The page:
As used herein, “comprising” is synonymous with “including,” “containing,” or “characterized by,” and is inclusive or open-ended and does not exclude additional, unrecited elements or method steps. As used herein, “consisting of” excludes any element, step, or ingredient not specified in the claim element. As used herein, “consisting essentially of” does not exclude materials or steps that do not materially affect the basic and novel characteristics of the claim. In each instance herein any of the terms “comprising”, “consisting essentially of” and “consisting of” may be replaced with either of the other two terms. The invention illustratively described herein suitably may be practiced in the absence of any element or elements, limitation or limitations which is not specifically disclosed herein.

All art-known functional equivalents, of any such materials and methods are intended to be included in this invention. The terms and expressions which have been employed are used as terms of description and not of limitation, and there is no intention that in the use of such terms and expressions of excluding any equivalents of the features shown and described or portions thereof, but it is recognized that various modifications are possible within the scope of the invention claimed. Thus, it should be understood that although the present invention has been specifically disclosed by preferred embodiments and optional features, modification and variation of the concepts herein disclosed may be resorted to by those skilled in the art, and that such modifications and variations are considered to be within the scope of this invention as defined by the appended claims.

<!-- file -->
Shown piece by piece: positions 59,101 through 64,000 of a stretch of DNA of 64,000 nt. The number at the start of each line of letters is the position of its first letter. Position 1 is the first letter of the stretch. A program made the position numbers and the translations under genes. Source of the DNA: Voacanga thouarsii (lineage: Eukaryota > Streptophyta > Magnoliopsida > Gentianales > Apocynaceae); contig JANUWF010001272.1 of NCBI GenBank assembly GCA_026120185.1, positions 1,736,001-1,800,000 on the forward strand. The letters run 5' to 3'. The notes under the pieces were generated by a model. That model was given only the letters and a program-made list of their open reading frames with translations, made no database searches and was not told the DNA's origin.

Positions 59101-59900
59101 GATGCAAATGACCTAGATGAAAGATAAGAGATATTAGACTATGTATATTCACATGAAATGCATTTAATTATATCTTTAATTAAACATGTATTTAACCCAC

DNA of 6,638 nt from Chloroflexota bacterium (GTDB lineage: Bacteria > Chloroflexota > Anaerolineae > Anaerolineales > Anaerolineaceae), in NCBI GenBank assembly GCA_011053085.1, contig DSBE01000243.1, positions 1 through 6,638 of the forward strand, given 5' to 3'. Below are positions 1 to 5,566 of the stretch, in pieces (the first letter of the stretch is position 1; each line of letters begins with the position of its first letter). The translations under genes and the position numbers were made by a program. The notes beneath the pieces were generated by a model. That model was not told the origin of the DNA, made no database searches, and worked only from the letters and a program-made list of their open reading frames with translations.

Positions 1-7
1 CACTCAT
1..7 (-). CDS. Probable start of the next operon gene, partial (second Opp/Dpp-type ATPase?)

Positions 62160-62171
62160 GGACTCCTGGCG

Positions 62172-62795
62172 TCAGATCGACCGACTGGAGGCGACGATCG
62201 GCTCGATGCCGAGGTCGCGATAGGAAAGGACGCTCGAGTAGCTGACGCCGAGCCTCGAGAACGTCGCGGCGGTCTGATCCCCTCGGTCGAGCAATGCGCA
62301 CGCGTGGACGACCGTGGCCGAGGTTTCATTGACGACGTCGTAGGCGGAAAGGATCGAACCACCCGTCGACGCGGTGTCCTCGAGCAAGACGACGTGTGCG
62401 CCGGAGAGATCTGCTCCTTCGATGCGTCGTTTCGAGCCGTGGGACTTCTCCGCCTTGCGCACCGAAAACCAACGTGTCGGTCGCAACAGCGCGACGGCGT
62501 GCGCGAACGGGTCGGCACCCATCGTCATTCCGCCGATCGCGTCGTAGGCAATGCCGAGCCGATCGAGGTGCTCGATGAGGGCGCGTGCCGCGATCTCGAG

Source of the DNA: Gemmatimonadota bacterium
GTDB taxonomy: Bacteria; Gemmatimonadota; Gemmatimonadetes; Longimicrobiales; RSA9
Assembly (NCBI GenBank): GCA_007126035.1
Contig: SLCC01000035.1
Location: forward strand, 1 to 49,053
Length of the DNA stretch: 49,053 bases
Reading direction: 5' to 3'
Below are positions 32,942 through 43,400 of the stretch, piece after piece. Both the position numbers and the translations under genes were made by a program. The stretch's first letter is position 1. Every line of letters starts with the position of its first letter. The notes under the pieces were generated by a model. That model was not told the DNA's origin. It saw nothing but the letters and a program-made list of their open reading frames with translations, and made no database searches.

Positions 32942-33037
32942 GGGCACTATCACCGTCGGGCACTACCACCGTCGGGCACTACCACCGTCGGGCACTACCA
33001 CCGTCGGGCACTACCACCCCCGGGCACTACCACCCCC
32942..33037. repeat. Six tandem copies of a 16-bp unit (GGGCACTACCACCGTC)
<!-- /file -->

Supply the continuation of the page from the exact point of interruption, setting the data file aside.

Patent Citations
Cited PatentFiling datePublication dateApplicantTitle
US3453714Feb 10, 1967Jul 8, 1969IbmVacuum operated chip placement head
US4503335Apr 6, 1982Mar 5, 1985Canon Kabushiki KaishaSemiconductor printing apparatus with multiple independent temperature control
US5151386Aug 1, 1990Sep 29, 1992Mobil Solar Energy CorporationMethod of applying metallized contacts to a solar cell
US5512131Oct 4, 1993Apr 30, 1996President And Fellows Of Harvard CollegeFormation of microstamped patterns on surfaces and derivative articles
US5669303Mar 4, 1996Sep 23, 1997MotorolaApparatus and method for stamping a surface
US5789117Dec 2, 1996Aug 4, 1998Taiwan Semiconductor Manufacturing Company, Ltd.Transfer method for non-critical photoresist patterns
US5817242Aug 1, 1996Oct 6, 1998International Business Machines CorporationStamp for a lithographic process
US5937758Nov 26, 1997Aug 17, 1999Motorola, Inc.Micro-contact printing stamp
US5947027Sep 8, 1998Sep 7, 1999Motorola, Inc.Printing apparatus with inflatable means for advancing a substrate towards the stamping surface
US6062133Apr 7, 1999May 16, 2000Micron Technology, Inc.Global planarization method and apparatus
US6333561May 5, 2000Dec 25, 2001I-Ming ChenMethod for mounting a semiconductor chip on a substrate, and semiconductor device adapted for mounting on a substrate
US6521489Apr 23, 2002Feb 18, 2003E Ink CorporationPreferred methods for producing electrical circuit elements used to control an electronic display
US6675465Jun 28, 2001Jan 13, 2004Esec Trading SaPick-up tool
US6740543Mar 7, 2002May 25, 2004Kulicke & Soffa Industries, Inc.Method and apparatus for encapsulating articles by stencil printing
US6792856Jul 16, 2002Sep 21, 2004International Business Machines CorporationMethod and apparatus for accurate, micro-contact printing
US6829988May 16, 2003Dec 14, 2004Suss Microtec, Inc.Nanoimprinting apparatus and method
US6855378Nov 24, 1998Feb 15, 2005Sri InternationalPrinting of electronic circuits and components
US6876081Sep 8, 2003Apr 5, 2005Intel CorporationComposite dielectric layers
US6881366Apr 22, 2002Apr 19, 2005International Business Machines CorporationProcess of fabricating a precision microcontact printing stamp
US6918982Dec 9, 2002Jul 19, 2005International Business Machines CorporationSystem and method of transfer printing an organic semiconductor
US6976424Dec 28, 2000Dec 20, 2005International Business Machines CorporationStamp device for printing a pattern on a surface of a substrate